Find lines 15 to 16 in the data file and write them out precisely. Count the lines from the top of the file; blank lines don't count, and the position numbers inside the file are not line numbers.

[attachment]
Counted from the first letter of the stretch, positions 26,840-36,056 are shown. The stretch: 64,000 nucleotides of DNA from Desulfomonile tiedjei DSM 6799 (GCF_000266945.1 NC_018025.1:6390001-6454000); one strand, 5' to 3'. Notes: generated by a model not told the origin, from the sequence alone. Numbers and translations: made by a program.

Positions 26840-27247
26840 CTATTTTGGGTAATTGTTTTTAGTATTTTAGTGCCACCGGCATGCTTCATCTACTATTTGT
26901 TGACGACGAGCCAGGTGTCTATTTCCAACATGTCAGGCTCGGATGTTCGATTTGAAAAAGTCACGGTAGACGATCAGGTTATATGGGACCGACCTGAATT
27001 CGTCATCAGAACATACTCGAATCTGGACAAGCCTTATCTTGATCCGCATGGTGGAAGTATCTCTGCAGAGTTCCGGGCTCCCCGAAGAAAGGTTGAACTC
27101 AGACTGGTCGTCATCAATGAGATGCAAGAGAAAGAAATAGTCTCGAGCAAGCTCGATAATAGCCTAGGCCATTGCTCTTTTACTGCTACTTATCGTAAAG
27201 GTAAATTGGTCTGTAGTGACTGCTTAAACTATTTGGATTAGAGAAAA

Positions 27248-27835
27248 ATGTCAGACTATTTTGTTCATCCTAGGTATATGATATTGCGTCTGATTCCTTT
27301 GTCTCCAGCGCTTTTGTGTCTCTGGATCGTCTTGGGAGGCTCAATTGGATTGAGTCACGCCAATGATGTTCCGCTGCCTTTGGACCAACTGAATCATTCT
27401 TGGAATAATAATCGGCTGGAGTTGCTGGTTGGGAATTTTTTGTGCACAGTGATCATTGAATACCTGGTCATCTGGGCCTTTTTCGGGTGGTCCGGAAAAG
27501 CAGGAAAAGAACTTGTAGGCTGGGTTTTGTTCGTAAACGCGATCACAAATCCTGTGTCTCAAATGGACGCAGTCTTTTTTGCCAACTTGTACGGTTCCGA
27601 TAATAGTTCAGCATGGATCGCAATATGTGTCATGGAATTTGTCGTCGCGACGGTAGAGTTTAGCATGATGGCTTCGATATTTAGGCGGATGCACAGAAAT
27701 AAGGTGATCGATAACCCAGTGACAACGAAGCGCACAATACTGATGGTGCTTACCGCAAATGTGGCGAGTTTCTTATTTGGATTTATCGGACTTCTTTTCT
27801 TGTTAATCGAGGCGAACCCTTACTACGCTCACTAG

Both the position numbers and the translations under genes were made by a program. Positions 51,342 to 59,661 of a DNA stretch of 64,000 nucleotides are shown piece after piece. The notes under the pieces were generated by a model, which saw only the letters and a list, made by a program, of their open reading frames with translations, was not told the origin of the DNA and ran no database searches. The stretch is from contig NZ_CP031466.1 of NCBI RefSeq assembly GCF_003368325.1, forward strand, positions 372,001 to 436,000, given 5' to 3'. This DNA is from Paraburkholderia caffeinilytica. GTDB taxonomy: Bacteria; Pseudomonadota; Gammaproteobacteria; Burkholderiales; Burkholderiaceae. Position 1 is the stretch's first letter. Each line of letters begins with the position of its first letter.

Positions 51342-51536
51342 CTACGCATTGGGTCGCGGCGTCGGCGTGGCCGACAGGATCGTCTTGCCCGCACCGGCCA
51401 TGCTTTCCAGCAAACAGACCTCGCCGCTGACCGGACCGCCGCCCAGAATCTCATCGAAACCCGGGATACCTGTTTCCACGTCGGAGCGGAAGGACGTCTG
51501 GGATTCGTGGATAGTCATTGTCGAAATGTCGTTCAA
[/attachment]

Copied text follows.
27801 TGTTAATCGAGGCGAACCCTTACTACGCTCACTAG

Both the position numbers and the translations under genes were made by a program. Positions 51,342 to 59,661 of a DNA stretch of 64,000 nucleotides are shown piece after piece. The notes under the pieces were generated by a model, which saw only the letters and a list, made by a program, of their open reading frames with translations, was not told the origin of the DNA and ran no database searches. The stretch is from contig NZ_CP031466.1 of NCBI RefSeq assembly GCF_003368325.1, forward strand, positions 372,001 to 436,000, given 5' to 3'. This DNA is from Paraburkholderia caffeinilytica. GTDB taxonomy: Bacteria; Pseudomonadota; Gammaproteobacteria; Burkholderiales; Burkholderiaceae. Position 1 is the stretch's first letter. Each line of letters begins with the position of its first letter.